Mobile resource management has never been a sexy market full of buzz and excitement — we are talking tracking trailers and containers. However, it is on pace to see double-digit growth through 2020. Led by a handful of companies in local fleet, long haul, cellular and trailer tracking, MRM has never faced ups and downs like other location market segments. In fact, acquisitions and growth appear to be in the future for this market segment.
With more than 5.7 million tracking units nationwide, and 9 million more expected to be sold by 2015, the mobile resource management market continues to be one of the steadiest, and profitable, location businesses.
In one of the bigger MRM deals earlier this month, Danaher Corp. purchased Garden City, California-based Teletrac, which was owned by Vector Capital. Teletrac, which offers a cloud-based software as a service (SaaS), has units installed in more than 200,000 vehicles in 87 countries.
In terms of segments within MRM, the local fleet market continues to be the largest, according to Clem Driscoll, president of CJ Driscoll and Associates, who is completing a multi-client study of U.S. fleet operators that is sponsored by two major wireless carriers. Local fleet operators had more than 3 million units installed in 2012. In 2000, local fleet companies had about 250,000 units installed, according to Driscoll.
Another growing MRM market segment include cell-phone-based systems with 1 million units. Long-haul trucking and trailer tracking both have less than 1 million units installed in 2012. The major players in long-haul trucking markets have included Qualcomm, PeopleNet and XRS (Xata), but Qualcomm just announced that it is selling its fleet management and tracking business Omnitracs to Vista Equity Partners for $800 million in cash.
Driscoll says the largest GPS fleet management company is Fleetmatics, which recently went public, raising $94.3 million. The company has 331,000 units installed worldwide, and had $127.5 million in revenue last year.
Driscoll has identified several MRM trends: hardware prices are declining, MRM service providers are bundling the hardware; leveling off of equipment purchases for local fleet markets as suppliers transition to third-generation devices; increased integration with Android; smartphones and tablets; and more acquisitions.
In Europe, the United Kingdom and France could see growth, but Spain has economic problems. Germany still is a strong long haul market, Driscoll says. In Asia, there should be 9 million potential units sold in the next few years, with China being the dominant player. Korea and Japan are maturing markets.
Overall, by 2020, MRM could achieve the same level of penetration as the smartphone market. Today’s smartphone may be the ultimate telematics equipment, and future MRM equipment of choice, as the automotive OEMs have found out by listening to their consumers, Driscoll said.
Google Maps Already Using Waze
In other location industry news, Google Maps this week is using Waze real-time traffic reports on its app for Apple iOS and Android, according to a blog post from Google. The announcement constitutes the first significant use of the Waze app since Google purchased the Israeli startup for $1 billion in June.
While Google Maps users will be able to use reports about accidents, construction and road closures, Waze consumers will be able to get access to Google search and Street View. According to published reports, more than 15,000 new map editors joined the Waze editing community this month, which is a 43 percent month-over-month increase.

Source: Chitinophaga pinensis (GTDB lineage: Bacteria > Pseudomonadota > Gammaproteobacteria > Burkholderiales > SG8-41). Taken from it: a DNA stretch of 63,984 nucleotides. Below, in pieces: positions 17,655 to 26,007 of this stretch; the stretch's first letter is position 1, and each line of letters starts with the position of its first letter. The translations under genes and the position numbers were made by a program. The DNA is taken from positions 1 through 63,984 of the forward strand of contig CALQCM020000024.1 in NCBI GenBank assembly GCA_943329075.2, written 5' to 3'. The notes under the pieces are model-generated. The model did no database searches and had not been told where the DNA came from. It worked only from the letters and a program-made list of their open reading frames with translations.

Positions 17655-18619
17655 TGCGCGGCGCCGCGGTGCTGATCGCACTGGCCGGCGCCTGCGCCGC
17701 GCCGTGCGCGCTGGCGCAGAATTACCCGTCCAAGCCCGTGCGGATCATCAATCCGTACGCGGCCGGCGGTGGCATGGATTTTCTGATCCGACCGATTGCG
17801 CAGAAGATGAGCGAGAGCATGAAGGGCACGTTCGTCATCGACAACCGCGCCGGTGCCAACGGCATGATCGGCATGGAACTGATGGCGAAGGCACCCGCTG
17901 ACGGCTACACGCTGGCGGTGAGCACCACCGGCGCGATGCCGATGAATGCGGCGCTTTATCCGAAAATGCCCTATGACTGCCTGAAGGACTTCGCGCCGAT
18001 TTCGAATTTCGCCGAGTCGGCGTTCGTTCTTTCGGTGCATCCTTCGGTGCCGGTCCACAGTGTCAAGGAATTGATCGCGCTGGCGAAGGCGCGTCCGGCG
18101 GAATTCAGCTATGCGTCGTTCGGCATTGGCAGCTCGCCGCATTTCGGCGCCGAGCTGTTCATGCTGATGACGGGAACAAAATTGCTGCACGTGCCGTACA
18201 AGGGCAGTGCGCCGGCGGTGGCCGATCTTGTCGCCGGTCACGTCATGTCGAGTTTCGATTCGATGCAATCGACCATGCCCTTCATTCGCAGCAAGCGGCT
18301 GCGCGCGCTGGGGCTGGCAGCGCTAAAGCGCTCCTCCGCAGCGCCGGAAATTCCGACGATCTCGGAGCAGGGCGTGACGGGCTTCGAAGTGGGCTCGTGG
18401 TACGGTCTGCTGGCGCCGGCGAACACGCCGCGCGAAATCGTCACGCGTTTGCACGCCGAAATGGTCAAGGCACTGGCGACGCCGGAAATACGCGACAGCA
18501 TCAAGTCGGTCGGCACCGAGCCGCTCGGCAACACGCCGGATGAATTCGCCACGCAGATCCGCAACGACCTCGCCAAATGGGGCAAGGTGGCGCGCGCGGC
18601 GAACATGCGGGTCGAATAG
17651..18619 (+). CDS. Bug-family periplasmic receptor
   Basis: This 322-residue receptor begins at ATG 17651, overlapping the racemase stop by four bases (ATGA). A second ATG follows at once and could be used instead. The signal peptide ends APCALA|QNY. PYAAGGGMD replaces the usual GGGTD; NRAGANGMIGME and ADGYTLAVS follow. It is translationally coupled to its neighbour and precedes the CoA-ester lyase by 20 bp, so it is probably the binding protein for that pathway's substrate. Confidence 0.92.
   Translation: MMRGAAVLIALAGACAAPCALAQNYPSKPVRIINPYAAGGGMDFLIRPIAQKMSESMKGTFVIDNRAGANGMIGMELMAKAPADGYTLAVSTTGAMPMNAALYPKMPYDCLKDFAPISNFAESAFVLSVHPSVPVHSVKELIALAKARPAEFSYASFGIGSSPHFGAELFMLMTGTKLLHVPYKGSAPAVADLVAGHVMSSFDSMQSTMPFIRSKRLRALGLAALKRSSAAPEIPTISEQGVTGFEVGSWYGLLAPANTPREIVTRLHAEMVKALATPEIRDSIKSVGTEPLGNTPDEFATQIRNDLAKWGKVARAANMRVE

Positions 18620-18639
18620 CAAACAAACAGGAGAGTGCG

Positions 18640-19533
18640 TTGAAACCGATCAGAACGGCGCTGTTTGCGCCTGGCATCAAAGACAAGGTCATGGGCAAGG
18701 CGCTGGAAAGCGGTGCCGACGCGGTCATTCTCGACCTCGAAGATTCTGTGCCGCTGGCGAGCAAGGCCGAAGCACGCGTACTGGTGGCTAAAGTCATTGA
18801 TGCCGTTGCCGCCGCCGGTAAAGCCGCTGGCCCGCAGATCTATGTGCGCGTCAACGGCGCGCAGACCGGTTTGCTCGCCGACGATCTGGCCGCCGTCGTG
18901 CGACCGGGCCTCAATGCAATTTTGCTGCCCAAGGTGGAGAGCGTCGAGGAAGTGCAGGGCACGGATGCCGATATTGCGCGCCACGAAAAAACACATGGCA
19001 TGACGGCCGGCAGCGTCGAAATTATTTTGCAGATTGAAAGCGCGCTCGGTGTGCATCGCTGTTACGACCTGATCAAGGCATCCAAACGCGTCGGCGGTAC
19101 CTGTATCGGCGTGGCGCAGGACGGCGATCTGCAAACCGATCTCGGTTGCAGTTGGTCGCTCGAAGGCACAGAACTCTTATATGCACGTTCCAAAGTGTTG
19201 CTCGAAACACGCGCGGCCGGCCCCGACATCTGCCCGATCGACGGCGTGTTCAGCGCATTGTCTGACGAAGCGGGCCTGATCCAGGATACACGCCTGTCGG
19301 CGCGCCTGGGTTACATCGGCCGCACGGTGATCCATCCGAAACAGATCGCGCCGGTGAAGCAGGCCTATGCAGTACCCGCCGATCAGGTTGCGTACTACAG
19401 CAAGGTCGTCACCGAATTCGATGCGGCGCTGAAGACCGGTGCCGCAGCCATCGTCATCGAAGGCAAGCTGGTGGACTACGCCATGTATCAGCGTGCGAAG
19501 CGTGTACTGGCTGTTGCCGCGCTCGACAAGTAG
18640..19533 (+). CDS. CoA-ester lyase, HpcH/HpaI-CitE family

Intel Shuts Down Telmap
Late last month, after our LBS Insider deadline, Intel announced it was shutting down Telmap, an Israel-based company it acquired in 2011 for a reported $120 million. The move signals the end of Intel’s navigation business, which had hoped to offer end-user tools and white label technology for developers.
Telmap employed 150 people at its development center in Herzliya, Israel, and had dozens of other employees at various Intel branches throughout Europe and the United States. Telmap rolled out a free navigation app called M8, which was launched earlier this year. The app drew revenue from advertising and was marketed to wireless carriers for rebranding.
In Israel, Orange, Cellcom and Pelephone, the country’s largest wireless carriers, all use Telmap’s white-labeled product, according to published reports.
According to published reports, some of the Telmap employees will be placed in other positions within Intel Israel. The reports said that Intel was too late with its free app and was way behind crowdsourced traffic providers such as Waze.
Telmap, founded in 2000, was viewed as an up-and-coming player in the location industry. It supported wireless carriers mainly outside of the United States such as Orange FT Group, SingTel, MTS, Vodafone, Vodacom, SFR, Telefonica-02 and others. Its U.S. partners included Nokia (Navteq), MapQuest and Inrix.
Is the Location Industry Conference Dead?
After working overseas for nearly a year, I have noticed that there are not a lot of industry events to cover, particularly pure location conferences. There may be a connected vehicle panel at the Consumer Electronics Show or a CTIA trade show.
However, the location-centric conference appears to have died in the wake of industry consolidation (and Google’s giving navigation away for free). Replacing these conferences are connected vehicle and insurance telematics conferences that feature an occasional wireless, or LBS, panel.